“Where does it start? Muscles tense. One leg a pillar, holding the body upright between the earth and sky. The other a pendulum, swinging from behind. Heel touches down.” (Solnit 3)
Where does it start? Heel touches down, and the blades bow before it. Their tips touch the earth, and they fall into shadow as the foot descends. The sky is not falling; it lowers deliberately, with practiced rhythm. Leaves part in its wake like a crowd for royalty – moving just far enough to make a path, staying close enough to brush against the passing presence. The blades brush up against eachother too, and the sound is a whisper: who’s there? who’s there? The grass gossips.
Some blades are wrested from the earth by the pressure, others merely bent in the instant that the foot travels over them. When it is gone, a few rise again, but most remain bowed, in mourning, or in worship, it is impossible to tell.
“Take any streetful of people buying clothes and groceries, cheering a hero or throwing confetti and blowing tin horns … tell me if the lovers are losers … tell me if any get more than the lovers” (Carl Sandburg)
What makes the heart of a city? A central location, a cluster of tall buildings, a confluence of people? Is it a downtown, a centreville? Is the heart of a city where the city began, or where it’s reached? Is it an emotional centre, where people feel a unity, a sense of belonging, or is it simply a site of function, a vital organ in the city’s body, where traffic comes and goes, depositing people like so many blood cells in red and white?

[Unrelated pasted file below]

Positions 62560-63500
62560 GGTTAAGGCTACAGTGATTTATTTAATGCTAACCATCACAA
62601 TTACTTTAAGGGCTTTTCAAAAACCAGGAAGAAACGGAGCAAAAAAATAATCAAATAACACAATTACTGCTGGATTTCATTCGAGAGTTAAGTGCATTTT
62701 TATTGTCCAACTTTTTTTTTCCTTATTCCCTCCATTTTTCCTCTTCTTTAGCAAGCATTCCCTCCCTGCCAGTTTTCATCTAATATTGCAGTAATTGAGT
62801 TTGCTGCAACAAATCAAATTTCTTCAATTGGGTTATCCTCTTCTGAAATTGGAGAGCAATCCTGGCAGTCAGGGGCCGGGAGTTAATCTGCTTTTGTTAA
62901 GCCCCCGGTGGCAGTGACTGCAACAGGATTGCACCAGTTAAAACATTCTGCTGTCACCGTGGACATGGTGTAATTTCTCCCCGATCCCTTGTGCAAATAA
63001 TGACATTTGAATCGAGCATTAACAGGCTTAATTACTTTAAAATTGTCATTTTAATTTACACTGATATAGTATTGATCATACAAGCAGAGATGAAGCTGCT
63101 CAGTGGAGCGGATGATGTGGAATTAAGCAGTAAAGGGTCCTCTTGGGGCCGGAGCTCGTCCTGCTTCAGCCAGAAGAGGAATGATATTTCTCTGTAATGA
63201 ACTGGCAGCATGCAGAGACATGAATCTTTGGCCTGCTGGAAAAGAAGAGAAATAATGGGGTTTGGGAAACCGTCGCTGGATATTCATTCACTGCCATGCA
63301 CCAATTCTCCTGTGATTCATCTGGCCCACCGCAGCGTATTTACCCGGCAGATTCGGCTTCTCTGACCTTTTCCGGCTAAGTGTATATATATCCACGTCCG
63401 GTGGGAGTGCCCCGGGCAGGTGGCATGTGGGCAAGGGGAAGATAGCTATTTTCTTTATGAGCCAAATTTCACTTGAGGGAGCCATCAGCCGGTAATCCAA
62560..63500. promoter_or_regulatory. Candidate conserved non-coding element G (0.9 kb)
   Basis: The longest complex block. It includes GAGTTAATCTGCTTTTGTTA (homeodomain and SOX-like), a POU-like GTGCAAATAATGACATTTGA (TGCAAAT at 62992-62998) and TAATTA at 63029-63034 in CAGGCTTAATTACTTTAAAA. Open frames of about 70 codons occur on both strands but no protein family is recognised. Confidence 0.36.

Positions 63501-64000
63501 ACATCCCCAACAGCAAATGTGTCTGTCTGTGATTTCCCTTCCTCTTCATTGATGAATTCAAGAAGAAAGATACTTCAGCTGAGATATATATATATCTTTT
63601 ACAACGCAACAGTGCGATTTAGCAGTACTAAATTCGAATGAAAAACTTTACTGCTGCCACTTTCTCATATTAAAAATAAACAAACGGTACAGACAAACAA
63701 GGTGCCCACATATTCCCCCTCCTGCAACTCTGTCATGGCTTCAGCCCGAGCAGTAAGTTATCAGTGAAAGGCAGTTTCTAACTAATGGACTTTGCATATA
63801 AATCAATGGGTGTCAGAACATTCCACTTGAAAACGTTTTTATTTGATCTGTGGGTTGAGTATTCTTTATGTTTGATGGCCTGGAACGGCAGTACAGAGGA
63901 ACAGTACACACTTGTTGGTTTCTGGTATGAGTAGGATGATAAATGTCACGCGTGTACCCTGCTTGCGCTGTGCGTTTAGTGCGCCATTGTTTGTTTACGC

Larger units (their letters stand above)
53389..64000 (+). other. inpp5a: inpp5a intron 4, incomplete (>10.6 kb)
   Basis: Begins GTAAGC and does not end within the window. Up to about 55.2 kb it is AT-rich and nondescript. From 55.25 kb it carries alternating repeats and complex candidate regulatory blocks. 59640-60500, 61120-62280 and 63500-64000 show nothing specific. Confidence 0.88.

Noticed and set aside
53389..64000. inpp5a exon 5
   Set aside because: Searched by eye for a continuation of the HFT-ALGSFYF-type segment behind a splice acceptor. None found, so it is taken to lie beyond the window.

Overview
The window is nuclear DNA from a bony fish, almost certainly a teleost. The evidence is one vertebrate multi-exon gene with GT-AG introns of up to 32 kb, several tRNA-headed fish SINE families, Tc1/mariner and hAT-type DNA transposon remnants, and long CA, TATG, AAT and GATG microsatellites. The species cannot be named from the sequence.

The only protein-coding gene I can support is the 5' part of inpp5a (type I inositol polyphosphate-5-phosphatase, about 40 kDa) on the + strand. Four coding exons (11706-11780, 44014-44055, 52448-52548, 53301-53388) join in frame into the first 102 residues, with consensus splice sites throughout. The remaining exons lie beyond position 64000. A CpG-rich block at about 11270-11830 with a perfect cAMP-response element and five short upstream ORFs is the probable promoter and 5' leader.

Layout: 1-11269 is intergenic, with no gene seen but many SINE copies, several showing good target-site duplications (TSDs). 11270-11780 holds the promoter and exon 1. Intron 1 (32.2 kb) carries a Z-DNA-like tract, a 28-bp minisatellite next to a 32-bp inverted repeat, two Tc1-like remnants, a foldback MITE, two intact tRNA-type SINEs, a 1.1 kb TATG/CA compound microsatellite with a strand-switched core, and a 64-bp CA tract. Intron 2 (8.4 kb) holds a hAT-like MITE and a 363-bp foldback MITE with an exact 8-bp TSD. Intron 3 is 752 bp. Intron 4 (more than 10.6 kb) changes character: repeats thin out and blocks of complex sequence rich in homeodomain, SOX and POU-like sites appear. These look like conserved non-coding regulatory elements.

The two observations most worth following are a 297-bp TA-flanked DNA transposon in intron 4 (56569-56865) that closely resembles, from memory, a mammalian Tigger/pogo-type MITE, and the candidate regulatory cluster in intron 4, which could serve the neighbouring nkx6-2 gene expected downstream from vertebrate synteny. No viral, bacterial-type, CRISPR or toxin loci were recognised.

I walk through the downtown, waiting for something to pull at my heartstrings, but it’s my feet that are pulled – off of the sidewalk, and down a grassy path. At the end, I find nothing: a sign, a cheap slogan, in black, red, and white. I pass it by.
I trip on exposed roots, stumble back in time to my old routes, climbing mountains on tiny tired feet – are we there yet? I would have to ask, because I didn’t know what “there” looked like, only “here.” Here, now, is a two-step forest: two steps and you’ve passed through it, two steps and you see the cars on the other side. For two steps, I’m here, and then I’m there already, past the exposed roots, past the moment of a memory of mountains, back to my well-paved city routes.
The phrase comes from driving, from days of horse-drawn carriages, when cutting the corner on a right hand turn was a risky bid for speed – the curb could tip your cart and slow you down far more than any properly executed turn might. In walking, the same risk isn’t there – straying from the sidewalk isn’t likely to tip you over. The word cut takes on more significance though. We pick a shorter path to cut time off of our daily commute, to cut to the chase, to chase and race our way through the city space. As we cut corners, we literally cut into the landscape, filing it away with our feet, like carving into a steak with a dull knife. Sidewalks are poured, but paths are chiselled – sawed away by the serrated edge that is the tread on our hurried shoes.